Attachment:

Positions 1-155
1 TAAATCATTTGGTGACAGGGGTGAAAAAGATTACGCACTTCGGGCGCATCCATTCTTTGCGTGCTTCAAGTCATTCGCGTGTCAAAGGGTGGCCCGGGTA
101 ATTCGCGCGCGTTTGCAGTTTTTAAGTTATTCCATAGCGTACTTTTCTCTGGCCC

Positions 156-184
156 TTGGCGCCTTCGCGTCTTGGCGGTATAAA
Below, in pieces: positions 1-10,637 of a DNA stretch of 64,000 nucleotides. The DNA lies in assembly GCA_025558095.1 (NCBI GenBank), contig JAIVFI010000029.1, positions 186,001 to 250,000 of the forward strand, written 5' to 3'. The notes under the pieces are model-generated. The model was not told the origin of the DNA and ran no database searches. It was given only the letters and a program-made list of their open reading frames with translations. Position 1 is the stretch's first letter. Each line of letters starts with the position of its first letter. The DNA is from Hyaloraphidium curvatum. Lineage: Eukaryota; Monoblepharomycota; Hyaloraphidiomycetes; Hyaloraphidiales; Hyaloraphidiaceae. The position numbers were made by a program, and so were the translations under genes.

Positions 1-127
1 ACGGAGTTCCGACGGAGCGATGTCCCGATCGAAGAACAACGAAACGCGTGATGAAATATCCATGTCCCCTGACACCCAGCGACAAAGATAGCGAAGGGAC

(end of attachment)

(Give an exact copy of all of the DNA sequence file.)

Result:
Positions 1-155
1 TAAATCATTTGGTGACAGGGGTGAAAAAGATTACGCACTTCGGGCGCATCCATTCTTTGCGTGCTTCAAGTCATTCGCGTGTCAAAGGGTGGCCCGGGTA
101 ATTCGCGCGCGTTTGCAGTTTTTAAGTTATTCCATAGCGTACTTTTCTCTGGCCC

Positions 156-184
156 TTGGCGCCTTCGCGTCTTGGCGGTATAAA
Below, in pieces: positions 1-10,637 of a DNA stretch of 64,000 nucleotides. The DNA lies in assembly GCA_025558095.1 (NCBI GenBank), contig JAIVFI010000029.1, positions 186,001 to 250,000 of the forward strand, written 5' to 3'. The notes under the pieces are model-generated. The model was not told the origin of the DNA and ran no database searches. It was given only the letters and a program-made list of their open reading frames with translations. Position 1 is the stretch's first letter. Each line of letters starts with the position of its first letter. The DNA is from Hyaloraphidium curvatum. Lineage: Eukaryota; Monoblepharomycota; Hyaloraphidiomycetes; Hyaloraphidiales; Hyaloraphidiaceae. The position numbers were made by a program, and so were the translations under genes.

Positions 1-127
1 ACGGAGTTCCGACGGAGCGATGTCCCGATCGAAGAACAACGAAACGCGTGATGAAATATCCATGTCCCCTGACACCCAGCGACAAAGATAGCGAAGGGAC